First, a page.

Skip to main content
ARS Home » Midwest Area » Peoria, Illinois » National Center for Agricultural Utilization Research » Crop Bioprotection Research » Research » Publications at this Location » Publication #38812


item Bartelt, Robert
item Petroski, Richard

Submitted to: Journal of Chemical Ecology
Publication Type: Peer Reviewed Journal
Publication Acceptance Date: 3/28/1995
Publication Date: N/A
Citation: N/A

Interpretive Summary: Sap beetles (family Nitidulidae) are worldwide pests of fruits and grains such as figs, dates, and corn. Attack typically occurs as the crop ripens; control is difficult because insecticide residues must be avoided as the crop is harvested. Pheromones (natural attractants that insects use to locate other individuals of the same species) are now known for a number of major sap beetle species. These alternatives may provide means of control in the future, such as by mass trapping and would reduce the need for insecticides. Unfortunately, there is usually a complex of sap beetle species attacking a crop, each with a unique pheromone. One could envision the need to deal separately with a number of sap beetle species in pheromonally based pest management. However, this research demonstrated that the pheromones for three of the major sap beetle species attacking California dates can be combined into a single lure with little or no loss of attractiveness for any of the species. A "universal" sap beetle lure seems possible in concept and would greatly simplify future practical use of the pheromones.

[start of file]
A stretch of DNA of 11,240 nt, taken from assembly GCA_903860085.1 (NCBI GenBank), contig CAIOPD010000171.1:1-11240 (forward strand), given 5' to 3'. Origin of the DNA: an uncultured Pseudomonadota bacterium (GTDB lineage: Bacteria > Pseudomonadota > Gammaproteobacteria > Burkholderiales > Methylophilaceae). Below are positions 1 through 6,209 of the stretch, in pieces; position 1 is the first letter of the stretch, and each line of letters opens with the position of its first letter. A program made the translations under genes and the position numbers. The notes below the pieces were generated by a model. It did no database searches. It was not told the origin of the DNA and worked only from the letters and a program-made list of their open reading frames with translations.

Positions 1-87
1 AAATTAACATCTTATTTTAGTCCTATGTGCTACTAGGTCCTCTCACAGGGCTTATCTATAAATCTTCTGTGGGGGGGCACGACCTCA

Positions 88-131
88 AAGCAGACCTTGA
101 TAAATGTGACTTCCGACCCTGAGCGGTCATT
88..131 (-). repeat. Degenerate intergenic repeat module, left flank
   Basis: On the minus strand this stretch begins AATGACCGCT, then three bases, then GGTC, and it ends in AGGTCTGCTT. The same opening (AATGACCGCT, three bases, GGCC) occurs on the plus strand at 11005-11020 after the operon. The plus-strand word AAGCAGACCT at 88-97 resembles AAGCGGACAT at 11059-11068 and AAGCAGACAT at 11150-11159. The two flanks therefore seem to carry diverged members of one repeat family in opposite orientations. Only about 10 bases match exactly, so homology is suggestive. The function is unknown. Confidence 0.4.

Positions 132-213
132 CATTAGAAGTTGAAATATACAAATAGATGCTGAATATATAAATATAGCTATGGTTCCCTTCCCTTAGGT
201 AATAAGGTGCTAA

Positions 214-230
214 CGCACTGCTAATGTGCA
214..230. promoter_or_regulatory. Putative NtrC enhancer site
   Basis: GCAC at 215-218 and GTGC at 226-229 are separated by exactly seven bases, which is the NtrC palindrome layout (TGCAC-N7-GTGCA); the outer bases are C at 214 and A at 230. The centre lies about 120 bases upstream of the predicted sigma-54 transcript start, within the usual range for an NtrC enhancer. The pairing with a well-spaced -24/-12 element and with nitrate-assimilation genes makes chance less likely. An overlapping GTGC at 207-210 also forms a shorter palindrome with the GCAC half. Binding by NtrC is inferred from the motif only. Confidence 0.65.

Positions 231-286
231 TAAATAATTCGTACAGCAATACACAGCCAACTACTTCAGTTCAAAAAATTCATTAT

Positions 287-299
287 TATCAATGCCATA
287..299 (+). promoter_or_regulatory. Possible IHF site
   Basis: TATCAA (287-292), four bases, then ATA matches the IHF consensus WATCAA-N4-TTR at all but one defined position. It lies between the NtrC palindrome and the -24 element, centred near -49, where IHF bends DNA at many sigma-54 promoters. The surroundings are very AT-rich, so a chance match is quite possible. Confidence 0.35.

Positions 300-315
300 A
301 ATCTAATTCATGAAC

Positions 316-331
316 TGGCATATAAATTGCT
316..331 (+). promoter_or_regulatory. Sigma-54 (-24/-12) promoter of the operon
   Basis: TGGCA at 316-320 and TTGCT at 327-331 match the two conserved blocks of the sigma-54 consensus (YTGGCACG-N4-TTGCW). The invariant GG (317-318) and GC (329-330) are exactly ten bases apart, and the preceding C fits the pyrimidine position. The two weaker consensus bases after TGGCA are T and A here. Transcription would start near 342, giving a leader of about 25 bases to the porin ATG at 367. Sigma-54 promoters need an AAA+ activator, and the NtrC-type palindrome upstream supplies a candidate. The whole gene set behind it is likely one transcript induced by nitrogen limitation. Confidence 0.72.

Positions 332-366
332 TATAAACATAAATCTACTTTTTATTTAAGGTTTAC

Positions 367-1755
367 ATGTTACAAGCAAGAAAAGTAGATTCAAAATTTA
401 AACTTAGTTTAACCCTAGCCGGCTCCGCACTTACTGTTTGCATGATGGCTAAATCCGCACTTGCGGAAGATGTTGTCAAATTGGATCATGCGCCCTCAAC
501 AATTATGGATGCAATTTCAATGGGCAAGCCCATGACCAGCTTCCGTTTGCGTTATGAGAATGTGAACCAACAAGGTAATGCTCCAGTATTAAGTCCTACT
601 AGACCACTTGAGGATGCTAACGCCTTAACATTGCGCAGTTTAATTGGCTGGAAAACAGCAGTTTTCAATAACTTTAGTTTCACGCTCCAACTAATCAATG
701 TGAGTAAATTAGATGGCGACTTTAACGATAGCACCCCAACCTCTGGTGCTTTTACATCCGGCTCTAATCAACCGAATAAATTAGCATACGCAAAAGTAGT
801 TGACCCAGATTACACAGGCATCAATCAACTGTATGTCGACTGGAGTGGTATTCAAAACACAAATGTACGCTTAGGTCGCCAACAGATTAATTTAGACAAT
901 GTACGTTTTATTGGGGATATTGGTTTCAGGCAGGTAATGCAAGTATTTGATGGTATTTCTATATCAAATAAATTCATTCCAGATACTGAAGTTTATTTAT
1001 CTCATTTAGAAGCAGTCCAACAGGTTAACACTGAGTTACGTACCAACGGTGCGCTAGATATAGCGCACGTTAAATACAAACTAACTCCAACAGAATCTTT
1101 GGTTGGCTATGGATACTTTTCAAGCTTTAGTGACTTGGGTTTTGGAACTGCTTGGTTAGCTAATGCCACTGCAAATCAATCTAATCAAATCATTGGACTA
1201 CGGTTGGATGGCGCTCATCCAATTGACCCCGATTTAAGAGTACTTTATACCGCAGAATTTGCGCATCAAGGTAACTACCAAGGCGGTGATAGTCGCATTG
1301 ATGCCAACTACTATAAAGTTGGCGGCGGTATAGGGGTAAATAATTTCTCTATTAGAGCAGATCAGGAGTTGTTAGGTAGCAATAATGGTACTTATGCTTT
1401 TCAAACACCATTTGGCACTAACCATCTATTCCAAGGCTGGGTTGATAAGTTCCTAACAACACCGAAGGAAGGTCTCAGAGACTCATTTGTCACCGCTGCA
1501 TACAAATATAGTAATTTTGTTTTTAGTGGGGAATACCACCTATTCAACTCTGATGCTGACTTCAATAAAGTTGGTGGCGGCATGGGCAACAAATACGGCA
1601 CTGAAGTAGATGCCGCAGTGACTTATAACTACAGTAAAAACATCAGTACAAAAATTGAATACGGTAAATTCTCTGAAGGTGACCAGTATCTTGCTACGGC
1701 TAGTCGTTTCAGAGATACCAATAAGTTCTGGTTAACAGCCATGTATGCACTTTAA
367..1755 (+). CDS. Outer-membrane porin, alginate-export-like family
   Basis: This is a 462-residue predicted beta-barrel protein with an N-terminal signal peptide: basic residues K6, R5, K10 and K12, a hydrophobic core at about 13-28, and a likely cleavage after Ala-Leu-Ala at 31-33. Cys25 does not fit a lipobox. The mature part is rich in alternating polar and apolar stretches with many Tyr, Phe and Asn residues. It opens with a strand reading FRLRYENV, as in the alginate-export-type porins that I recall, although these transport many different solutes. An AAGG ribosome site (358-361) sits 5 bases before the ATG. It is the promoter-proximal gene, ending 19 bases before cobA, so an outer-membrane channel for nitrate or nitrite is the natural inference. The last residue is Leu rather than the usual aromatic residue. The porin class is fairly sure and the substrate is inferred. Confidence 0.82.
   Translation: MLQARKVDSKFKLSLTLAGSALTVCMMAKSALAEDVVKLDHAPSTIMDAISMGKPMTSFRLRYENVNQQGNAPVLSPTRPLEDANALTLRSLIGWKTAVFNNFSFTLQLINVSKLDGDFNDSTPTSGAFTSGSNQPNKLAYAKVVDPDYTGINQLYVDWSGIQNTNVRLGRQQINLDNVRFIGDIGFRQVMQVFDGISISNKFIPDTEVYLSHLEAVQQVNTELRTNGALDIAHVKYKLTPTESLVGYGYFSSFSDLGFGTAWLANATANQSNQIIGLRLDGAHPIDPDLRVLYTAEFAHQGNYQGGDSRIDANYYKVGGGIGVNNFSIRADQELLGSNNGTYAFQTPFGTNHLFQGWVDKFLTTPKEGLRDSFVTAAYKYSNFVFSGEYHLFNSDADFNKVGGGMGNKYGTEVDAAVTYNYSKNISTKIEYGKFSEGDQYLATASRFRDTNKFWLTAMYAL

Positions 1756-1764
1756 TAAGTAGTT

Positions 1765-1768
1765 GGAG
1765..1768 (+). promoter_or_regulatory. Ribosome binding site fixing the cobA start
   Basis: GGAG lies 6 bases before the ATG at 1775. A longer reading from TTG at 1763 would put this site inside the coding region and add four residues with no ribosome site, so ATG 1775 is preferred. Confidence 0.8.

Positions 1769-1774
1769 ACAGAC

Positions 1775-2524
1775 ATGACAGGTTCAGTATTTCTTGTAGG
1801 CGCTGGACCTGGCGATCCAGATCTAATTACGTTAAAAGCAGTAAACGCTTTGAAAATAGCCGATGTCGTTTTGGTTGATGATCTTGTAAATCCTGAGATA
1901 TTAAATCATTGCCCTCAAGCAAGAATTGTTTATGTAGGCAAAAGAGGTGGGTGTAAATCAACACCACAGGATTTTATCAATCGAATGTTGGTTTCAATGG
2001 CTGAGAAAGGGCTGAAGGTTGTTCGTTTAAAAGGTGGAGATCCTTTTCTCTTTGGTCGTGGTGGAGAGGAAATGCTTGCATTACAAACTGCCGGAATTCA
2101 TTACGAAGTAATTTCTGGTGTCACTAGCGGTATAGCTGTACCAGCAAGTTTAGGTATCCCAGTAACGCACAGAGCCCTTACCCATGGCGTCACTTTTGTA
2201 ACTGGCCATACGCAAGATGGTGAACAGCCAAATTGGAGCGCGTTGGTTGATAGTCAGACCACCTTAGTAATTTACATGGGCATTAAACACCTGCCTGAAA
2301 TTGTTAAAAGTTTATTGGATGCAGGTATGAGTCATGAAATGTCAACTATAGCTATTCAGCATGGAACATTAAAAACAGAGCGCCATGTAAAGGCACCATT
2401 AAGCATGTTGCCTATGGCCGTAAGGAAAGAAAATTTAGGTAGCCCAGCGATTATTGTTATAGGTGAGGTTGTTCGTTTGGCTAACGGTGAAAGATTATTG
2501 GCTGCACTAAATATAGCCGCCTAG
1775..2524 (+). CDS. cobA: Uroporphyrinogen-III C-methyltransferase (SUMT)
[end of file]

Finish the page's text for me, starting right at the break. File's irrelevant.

Technical Abstract: Combinations of aggregation pheromones for three nitidulid beetle species, Carpophilus hemipterus (L.), C. mutilatus Erichson, and C. freemani Dobson, were evaluated as trap baits in a date garden in southern California. All possible two-way and three-way combinations were compared against the single pheromones; the pheromone treatments were synergized by fermenting whole-wheat bread dough, and dough by itself was the experimental control. For each species, every treatment containing its pheromone was significantly more attractive than the control. Furthermore, these combinations tended to be similar in activity to the most attractive single pheromone contained in it; for example, C. hemipterus and C. mutilatus responded at least as well to the three-pheromone combination as to the respective separate pheromones. Only for C. freemani was the three-pheromone combination somewhat less attractive than the species' pheromone tested alone. Two other species, C. obsoletus Erichson and C. (Urophorus) humeralis (F.), were present at the test site in smaller numbers. These exhibited significant cross attraction to the pheromones of the major species, especially C. hemipterus, and for these minor species also, the pheromone combinations were at least as effective as the individual pheromones. For all species, males and females responded in similar numbers. The pheromone combinations would greatly simplify using the pheromones in pest management (e.g., in mass trapping). A single, multi- species lure could be used instead of a series of individual pheromone lures, and little or no efficacy for the target species would be lost.